Appleseed takes to the airwaves with its Old-Time Christmas Radio Hour
Vaudeville comic Jimmy Durante used to howl, “Everybody wants to get into the act!” When that act is produced by the Appleseed Productions’ steering committee, just about everybody does get some moments on the boards.
Rewritten each time it appears, The Old- Time Christmas Radio House was launched in 1994 by Appleseed’s first artistic director, C.J. Young, and popped up for several years in the 1990s before disappearing for at least a decade. Under new artistic director Mark Allen Holt, who appears briefly under a blonde wig and speaking in falsetto, it is back at Appleseed’s stomping grounds, the Atonement Lutheran Church, 116 W. Glen Ave. This version allows time for 16 players, who capriciously are not identified with roles in the program. For most of the two hours it feels like an open-mike night.
Radio Hour purports to be a satire of small-town life as displayed on fictional radio station WHRT, in Redwing, somewhere in upstate, maybe even Central New York. Program notes trace narrative characters to Ithaca poet Kathryn Howd Machan, whose works were never published in a single volume. Machan, born in 1952, appears to have flourished about 20 years ago, and so there’s some ambiguity about what’s implied by “old time,” especially as players appear in contemporary costumes. There are no bouffant hairdos or leisure suits. There is no attempt to mimic Garrison Keillor’s Lake Wobegone, but there are some cross-overs with the Greater Tuna franchise, minus the bigotry.
If action was set in, say, 1959, that would be one thing, but jokes about Bernie Madoff and Turning Stone Casino are contemporary. No one seems to have noticed that the color from semiprofessional small-town radio has been largely stamped out by predators like Clear Channel. They fire the locals (such as Syracuse’s Jim Reith) and replace them with syndicated right-wing squawkers, like Rush and Hannity, who come cheap but still attract advertisers.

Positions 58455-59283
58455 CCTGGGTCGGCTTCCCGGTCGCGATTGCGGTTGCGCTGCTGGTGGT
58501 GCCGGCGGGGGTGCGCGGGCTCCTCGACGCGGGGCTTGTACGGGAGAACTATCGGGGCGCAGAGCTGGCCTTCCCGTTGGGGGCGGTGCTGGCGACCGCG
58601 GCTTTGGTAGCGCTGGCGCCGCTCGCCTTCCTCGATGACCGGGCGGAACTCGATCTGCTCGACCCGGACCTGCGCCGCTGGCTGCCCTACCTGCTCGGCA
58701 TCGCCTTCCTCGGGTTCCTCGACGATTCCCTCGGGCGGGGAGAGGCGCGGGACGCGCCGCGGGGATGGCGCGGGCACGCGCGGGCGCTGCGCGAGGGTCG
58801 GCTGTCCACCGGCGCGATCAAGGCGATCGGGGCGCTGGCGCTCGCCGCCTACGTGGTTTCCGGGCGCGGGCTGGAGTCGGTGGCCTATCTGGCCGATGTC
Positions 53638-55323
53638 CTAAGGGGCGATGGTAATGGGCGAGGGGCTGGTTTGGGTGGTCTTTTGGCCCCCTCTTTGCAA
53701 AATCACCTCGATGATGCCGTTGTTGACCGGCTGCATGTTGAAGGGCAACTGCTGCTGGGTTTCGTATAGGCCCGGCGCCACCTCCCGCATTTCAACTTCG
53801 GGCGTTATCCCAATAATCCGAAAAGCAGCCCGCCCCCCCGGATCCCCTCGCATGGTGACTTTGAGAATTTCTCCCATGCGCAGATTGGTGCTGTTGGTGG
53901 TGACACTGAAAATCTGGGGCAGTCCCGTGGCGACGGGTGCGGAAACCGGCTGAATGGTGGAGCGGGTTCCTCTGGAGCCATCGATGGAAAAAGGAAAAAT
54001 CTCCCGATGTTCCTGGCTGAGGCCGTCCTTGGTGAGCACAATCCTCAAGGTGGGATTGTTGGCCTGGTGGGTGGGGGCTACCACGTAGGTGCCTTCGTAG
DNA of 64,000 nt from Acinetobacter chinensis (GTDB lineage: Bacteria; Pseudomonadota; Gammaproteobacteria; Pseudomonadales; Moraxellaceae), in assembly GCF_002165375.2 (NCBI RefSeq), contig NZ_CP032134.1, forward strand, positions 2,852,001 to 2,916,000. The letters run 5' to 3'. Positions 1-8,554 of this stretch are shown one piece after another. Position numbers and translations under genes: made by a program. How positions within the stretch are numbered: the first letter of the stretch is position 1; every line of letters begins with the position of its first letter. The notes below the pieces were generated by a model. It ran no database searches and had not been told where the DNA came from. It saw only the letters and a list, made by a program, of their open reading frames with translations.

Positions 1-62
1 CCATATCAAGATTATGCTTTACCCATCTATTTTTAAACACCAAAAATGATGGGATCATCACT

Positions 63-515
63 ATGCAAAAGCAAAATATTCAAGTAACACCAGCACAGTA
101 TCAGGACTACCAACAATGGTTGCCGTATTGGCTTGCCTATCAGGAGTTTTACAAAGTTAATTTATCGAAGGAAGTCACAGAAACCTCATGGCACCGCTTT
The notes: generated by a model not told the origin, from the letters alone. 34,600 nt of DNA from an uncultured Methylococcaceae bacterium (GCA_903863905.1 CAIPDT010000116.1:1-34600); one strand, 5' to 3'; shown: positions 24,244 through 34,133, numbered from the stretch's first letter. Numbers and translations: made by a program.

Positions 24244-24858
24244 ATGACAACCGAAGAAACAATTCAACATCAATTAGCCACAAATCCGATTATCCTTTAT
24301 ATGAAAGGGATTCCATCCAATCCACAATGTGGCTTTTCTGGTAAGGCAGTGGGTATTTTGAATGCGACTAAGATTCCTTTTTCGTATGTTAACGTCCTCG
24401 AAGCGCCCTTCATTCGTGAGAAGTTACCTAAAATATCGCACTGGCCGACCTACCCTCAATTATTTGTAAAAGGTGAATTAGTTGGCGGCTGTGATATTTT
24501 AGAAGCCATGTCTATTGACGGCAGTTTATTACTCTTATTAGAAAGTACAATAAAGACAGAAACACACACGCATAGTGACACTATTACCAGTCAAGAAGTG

Secondly, despite the disdain Gothamites feel toward upstate (not funny!), we lack a tradition of bumpkin humor, perhaps because we’re a blue state. Attempts by local broadcaster Dick Perry to find comedy in Otisco (“oh-tisk-er”) Valley 30 years ago did not gain traction. Follow many country roads and you find sophistication, like organic farmers, vintners competing in international markets or the prize-winning pancake flour from New Hope Mills.
Most of the bits could happen anywhere, such as the comic dialogue between the high-falutin’ sophisticate Gladys Fenner (Anne Fitzgerald), returned from France with her lapdog Macy, and stay-at-home mom Phidalia Gagnon (Cathy Greer-English), who has given birth to 19 children. It’s like a scene from a Sinclair Lewis novel, only with barbed and sometimes naughty comments. When Philadia implies that Gladys might be too ingratiating to suitors, Gladys replies, “I might be open for business, but with all those kids you’re a 24-hour Wal-Mart.”
One local gag doesn’t bother with the us vs. them of country and city. An ongoing advertisement, mellifluously read by Donnie Williams, is for Onondaga Gold, not a controlled substance but rather a mineral water siphoned off the edge of Onondaga Lake, “which should be discontinued if a rash develops.”
Ed Mastin, who co-wrote the show with Tracy Martin, serves as a master of ceremonies. “Mr. Ed” is sometimes interrupted by a bumptious assistant, Lois Haas, who is hard on him while in character. As she is also Radio Hour’s director, she seems to have been an easy task-mistress elsewhere. Her guidance is somewhere between lackadaisical and invisible. Too many numbers, both musical and spoken, feel weakly rehearsed and pacing is ragged. A telling moment came in Bernie Kaplan’s recitation of Francis P. Church’s 1897 editorial, “Yes, Virginia, There is a Santa Claus,” to tiny Althea Simmons (both doing well), when something heavy crashed backstage. Those in the audience buzzed back and forth, “Was that supposed to happen?,” followed by successive yeses and nos.
In the show’s single best passage, two costumed elves in Santa’s workshop, named Bud and Lou (Tom Minion and Mastin), argue about the names of their fellow workers. It’s a shameless adaptation of the immortal “Who’s on First?” routine by Abbott and Costello, but it came across as zippy and flawless, an uncommon experience in The Old-Time Christmas Radio Hour.
This production runs through Saturday, Dec. 17. See Times Table for information.